Ohio voters will have the chance this November to decide whether the state's contentious new collective bargaining law should be repealed.
The state's elections chief said Thursday that opponents had gathered enough valid signatures to put the question before voters. The measure is now suspended from taking effect until voters have their say.
The law signed by Ohio Gov. John Kasich in late March bans public employee strikes and restricts collective bargaining rights for more than 350,000 teachers, police officers and other public workers. While unions can continue to negotiate wages, they cannot bargain on health care, sick time or pension benefits.
The group We Are Ohio delivered more than 1.3 million signatures to Secretary of State Jon Husted, though the opponents needed roughly 231,000 valid signatures to get the question on the ballot.
This is excellent news for Ohio workers and the state overall. It's a chance to shove it back in the face of our pompous Governor and restore basic rights to our public employees.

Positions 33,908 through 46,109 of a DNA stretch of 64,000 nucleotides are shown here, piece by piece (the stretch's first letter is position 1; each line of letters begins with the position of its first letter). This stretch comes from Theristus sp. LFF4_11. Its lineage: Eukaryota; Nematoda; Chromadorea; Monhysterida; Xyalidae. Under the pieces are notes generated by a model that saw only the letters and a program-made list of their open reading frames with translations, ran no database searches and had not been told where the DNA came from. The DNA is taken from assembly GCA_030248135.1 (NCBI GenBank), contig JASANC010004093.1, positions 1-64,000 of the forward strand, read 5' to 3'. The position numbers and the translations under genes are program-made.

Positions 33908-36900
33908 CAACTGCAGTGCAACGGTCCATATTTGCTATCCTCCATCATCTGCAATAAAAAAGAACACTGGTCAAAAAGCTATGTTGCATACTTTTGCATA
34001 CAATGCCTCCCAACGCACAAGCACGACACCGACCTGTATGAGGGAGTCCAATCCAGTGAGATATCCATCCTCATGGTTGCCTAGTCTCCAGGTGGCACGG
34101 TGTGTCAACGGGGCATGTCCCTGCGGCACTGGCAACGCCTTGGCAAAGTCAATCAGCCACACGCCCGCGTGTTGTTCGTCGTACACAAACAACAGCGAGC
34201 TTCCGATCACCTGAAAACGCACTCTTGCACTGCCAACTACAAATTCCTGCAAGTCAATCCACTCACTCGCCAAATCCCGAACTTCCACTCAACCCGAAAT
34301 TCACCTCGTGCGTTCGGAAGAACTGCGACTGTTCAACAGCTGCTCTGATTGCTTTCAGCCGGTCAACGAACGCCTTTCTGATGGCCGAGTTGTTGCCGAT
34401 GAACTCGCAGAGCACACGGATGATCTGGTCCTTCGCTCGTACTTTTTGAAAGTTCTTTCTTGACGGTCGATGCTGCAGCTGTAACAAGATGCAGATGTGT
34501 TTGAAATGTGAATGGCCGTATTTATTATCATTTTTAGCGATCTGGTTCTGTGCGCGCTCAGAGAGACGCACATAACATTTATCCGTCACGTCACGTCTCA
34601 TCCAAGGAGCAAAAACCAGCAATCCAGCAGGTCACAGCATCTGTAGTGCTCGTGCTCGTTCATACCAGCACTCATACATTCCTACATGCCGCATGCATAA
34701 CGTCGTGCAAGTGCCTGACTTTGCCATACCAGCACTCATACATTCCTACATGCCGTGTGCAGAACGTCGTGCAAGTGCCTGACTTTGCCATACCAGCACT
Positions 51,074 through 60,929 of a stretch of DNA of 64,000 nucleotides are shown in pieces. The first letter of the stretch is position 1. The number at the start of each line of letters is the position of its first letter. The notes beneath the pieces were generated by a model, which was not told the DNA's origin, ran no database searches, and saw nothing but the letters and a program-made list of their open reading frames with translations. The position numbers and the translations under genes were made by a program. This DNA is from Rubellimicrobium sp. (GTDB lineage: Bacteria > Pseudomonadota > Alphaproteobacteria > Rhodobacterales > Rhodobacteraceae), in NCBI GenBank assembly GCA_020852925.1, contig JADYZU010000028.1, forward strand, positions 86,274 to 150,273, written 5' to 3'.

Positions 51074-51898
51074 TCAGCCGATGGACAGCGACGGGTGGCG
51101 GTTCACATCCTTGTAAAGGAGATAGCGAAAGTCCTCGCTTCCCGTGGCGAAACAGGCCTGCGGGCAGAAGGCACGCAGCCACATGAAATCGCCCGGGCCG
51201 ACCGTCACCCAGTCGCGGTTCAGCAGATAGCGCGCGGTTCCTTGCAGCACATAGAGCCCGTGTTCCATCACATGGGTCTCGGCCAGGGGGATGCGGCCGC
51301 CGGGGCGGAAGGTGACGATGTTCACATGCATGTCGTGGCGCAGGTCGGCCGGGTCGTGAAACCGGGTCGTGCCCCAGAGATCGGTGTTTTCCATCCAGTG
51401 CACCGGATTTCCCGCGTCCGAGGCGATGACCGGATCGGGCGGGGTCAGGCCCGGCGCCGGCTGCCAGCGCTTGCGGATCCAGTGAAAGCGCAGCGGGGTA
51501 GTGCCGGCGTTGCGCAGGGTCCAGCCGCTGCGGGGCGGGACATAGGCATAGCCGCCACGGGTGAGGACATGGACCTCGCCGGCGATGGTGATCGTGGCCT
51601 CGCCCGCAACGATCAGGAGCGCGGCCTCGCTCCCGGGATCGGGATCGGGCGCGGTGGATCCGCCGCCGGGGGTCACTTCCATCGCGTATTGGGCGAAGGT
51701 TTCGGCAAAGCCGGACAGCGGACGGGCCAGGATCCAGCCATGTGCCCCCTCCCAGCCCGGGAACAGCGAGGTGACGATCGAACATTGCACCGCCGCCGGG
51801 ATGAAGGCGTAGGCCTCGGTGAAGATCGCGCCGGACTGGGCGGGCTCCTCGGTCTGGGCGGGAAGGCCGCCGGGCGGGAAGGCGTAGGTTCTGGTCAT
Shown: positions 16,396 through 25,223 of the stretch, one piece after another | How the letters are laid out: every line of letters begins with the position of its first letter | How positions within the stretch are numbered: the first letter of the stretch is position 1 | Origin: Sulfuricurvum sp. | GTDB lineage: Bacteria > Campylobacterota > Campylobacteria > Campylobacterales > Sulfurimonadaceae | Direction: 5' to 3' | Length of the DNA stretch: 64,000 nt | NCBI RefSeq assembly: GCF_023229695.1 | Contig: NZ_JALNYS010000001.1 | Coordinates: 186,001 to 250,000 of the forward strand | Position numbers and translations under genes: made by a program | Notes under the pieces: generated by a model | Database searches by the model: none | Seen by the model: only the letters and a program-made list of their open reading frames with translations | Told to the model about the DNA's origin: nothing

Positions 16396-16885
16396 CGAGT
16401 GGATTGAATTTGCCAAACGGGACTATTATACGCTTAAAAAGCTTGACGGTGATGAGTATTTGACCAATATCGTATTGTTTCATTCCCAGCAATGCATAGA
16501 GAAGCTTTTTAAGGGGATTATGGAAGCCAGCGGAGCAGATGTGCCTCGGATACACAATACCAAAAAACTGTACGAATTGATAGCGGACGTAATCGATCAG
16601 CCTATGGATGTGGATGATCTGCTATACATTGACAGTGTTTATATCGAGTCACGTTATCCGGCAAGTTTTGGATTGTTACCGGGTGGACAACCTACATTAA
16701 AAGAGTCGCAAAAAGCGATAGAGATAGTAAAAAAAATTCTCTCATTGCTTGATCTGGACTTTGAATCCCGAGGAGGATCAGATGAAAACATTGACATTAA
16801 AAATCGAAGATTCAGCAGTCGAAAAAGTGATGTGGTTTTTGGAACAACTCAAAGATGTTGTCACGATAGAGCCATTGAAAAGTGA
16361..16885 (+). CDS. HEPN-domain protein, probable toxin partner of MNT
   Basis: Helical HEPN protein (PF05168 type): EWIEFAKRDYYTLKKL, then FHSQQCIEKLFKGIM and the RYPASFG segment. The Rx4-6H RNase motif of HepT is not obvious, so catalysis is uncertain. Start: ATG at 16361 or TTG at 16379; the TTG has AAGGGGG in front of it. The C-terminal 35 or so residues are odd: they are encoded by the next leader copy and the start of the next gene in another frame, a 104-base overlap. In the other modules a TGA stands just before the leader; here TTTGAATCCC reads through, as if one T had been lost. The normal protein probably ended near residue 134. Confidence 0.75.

The assault on workers and organized labor taking place in Wisconsin has been all the talk this week, but it looks like what we are seeing there will start popping up in more places. Here in the buckeye state yesterday, a similar protest broke out:
Hundreds of union protesters again packed the Statehouse in protest on Tuesday as government officials from around the state lined up in support of a bill that would wipe out Ohio's nearly 30-year-old collective bargaining law and make other union changes.
A crowd of firefighters, police officers and other public employees overflowed the hearing room, packing cat walks and filling the Statehouse Atrium and Rotunda to standing-room-only capacity for much of the afternoon. It was the second week that hearings on the bill drew such crowds.
The Senate bill, sponsored by Republican state Sen. Shannon Jones, would eliminate collective bargaining rights and salary schedules for public employees across the state. GOP Gov. John Kasich has expressed his support for the bill in concept, but he has also signaled he may bring forth his own plan that could go even further — including banning public employee strikes.
In Ohio it appears the only way to get a raise is to actually work for the Governor:
Strickland’s Communications Director Keith Dailey, for example, currently makes $89,003. While Kasich’s Scott Milburn is getting a bump to $120,000.
Press Secretary Amanda Wurst currently makes $69,992. Rob Nichols will get $90,000.00.